Shifting Baselines

Barcelona Blues

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I just returned from the World Conservation Congress in Barcelona, where 8,000 of conservation’s “best and brightest” (along with plenty of the “most important”) gathered to discuss, talk, and work toward a more diverse and sustainable world. I wish I had good news to report – but it is mostly more along the lines of “it’s worse than we predicted”. Some highlights:

1. Of the 223 species listed on IUCN’s Red List whose status has changed since last year, 82% are now closer to extinction.

2. 22% of the world’s mammals are threatened with extinction.

3. 31% of the world’s amphibians are threatened with extinction.

4. 24% of the world’s reptiles are threatened with extinction.

5. Even 32% of the world’s crabs are threatened with extinction.

6. 1-5 above do not account for oncoming climate change. The latest data on climate change is perhaps the most frightening. We just hit 389 ppm. All the data coming in suggest things are happening faster and are more extreme than predicted. (The only good news is that it turns out it is not that expensive to fix the problem; it will be largely a matter of garnering enought political will before we hit a point of no return, which we are swiftly approaching).

7. Only 30 of the 191 countries who signed the Convention on Biological Diversity in 1992 have acted on it buy producing a biodiversity protection plan.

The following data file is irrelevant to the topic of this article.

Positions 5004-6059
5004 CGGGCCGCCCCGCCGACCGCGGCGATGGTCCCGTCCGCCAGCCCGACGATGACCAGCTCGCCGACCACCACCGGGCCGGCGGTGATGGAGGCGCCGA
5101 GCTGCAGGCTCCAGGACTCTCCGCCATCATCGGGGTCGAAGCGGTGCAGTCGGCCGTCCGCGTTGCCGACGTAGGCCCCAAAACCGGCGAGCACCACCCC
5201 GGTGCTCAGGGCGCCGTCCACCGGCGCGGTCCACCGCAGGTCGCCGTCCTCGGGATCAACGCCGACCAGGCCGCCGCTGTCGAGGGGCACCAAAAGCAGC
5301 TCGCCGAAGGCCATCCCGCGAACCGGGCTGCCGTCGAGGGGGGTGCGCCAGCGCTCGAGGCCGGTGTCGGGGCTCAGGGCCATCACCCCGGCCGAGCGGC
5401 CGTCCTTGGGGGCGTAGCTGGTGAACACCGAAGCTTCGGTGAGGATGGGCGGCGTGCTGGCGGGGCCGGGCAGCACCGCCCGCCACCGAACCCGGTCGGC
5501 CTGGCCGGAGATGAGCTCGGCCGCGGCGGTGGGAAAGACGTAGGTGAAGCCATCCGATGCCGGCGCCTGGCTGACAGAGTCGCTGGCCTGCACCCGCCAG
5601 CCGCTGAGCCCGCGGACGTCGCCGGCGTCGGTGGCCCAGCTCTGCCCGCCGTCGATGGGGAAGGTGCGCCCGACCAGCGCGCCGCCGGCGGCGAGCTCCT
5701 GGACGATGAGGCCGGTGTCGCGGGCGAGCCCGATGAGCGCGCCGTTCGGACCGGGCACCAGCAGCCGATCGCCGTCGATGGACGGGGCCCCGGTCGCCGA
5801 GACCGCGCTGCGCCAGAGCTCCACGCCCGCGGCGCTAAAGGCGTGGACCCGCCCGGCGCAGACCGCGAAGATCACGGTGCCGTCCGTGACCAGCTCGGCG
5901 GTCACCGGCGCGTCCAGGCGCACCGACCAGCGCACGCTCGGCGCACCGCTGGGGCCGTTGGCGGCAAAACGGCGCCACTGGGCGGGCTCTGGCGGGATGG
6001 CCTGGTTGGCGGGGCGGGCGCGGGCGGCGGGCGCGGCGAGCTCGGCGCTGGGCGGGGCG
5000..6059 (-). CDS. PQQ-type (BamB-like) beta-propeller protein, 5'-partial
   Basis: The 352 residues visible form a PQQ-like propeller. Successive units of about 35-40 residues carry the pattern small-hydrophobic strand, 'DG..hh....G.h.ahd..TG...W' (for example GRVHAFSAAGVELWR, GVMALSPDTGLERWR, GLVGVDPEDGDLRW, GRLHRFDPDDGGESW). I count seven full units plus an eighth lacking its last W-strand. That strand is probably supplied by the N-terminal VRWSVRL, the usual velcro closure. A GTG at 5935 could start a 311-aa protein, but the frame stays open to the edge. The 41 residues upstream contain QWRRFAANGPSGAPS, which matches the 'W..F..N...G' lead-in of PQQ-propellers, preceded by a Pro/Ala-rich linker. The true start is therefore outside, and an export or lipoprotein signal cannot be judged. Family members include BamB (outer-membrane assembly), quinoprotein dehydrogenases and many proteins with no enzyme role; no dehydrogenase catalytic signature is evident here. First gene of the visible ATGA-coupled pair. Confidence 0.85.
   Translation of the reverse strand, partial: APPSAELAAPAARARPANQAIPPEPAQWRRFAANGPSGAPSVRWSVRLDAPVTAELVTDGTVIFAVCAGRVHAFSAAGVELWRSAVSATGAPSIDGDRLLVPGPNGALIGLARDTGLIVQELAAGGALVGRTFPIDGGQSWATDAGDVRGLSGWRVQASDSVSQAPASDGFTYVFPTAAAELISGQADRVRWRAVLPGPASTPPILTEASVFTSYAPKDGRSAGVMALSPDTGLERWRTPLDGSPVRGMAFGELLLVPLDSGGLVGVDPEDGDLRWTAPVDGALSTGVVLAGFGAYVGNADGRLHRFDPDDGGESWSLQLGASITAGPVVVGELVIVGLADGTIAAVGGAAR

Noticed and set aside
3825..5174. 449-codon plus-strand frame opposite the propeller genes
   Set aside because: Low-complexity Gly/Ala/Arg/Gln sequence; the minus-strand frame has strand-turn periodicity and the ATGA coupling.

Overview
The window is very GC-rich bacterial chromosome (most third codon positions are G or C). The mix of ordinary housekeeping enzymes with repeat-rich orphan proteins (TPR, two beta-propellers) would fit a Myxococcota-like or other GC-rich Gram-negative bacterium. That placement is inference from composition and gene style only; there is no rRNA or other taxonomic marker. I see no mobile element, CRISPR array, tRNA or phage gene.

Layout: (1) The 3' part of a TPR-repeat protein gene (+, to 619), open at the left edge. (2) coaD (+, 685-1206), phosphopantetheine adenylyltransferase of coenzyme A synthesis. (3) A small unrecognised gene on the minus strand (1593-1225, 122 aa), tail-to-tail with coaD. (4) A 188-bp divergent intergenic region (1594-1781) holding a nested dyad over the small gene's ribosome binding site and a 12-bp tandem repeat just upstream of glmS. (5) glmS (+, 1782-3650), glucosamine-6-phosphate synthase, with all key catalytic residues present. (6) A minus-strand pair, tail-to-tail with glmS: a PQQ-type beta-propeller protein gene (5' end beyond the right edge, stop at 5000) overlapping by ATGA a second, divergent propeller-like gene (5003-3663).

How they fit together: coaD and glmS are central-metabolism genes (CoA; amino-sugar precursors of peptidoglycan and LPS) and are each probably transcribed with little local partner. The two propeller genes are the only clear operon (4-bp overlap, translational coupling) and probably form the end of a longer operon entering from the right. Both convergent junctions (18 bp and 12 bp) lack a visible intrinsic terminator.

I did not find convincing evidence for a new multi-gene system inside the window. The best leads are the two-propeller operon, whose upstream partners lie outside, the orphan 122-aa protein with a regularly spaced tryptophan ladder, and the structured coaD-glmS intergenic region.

I could go on, but I don’t want to depress you too much. A new economic analyses by TEEB (The Economics of Ecosystems and Biodiversity) headed up by Deutche Bank and the EU suggests that the damage we are doing to our ecosystems will costs us more each year than the current finincial crisis has cost in total. But, unfortunately, it looks like business as usual is the path most governments, including mine, is taking.

Comments

  1. #1 llewelly
    October 22, 2008

    A new economic analyses by TEEB (The Economics of Ecosystems and Biodiversity) headed up by Deutche Bank and the EU suggests that the damage we are doing to our ecosystems will costs us more each year than the current finincial crisis has cost in total.

    But those ecosystem costs come in forms we’re used to ignoring.
    We’re used to the cost of sitting in front of the TV, overeating. We’re not used to the costs of exercising.
    Pardon my analogy.

  2. #2 Milan
    October 23, 2008

    “We just hit 389 ppm.”

    The latest information from the Mauna Loa Observatory seems to be 385 ppm.

    That being said, the difference is pretty trivial, and the upward trend is extremely clear.

  3. #3 llewelly
    October 23, 2008

    “We just hit 389 ppm.”

    The latest information from the Mauna Loa Observatory seems to be 385 ppm.

    Both numbers came from the Mauna Loa Observatory. 389 ppm was a seasonal peak (May 2008). 385 ppm is a recent (2007) annual average.

    The Mauna Loa Observatory data is not necessarily the best available. Its variance from the global value has a standard deviation of 0.26 ppm. The global value is based on many observatories.

  4. #4 Josh Donlan
    October 23, 2008

    389 ppm is straight from Jonathan Pershing’s mouth, probably the most informed and articulate person I have come across in terms of climate change – both in terms of the science and the policy. http://www.wri.org/profile/jonathan-pershing

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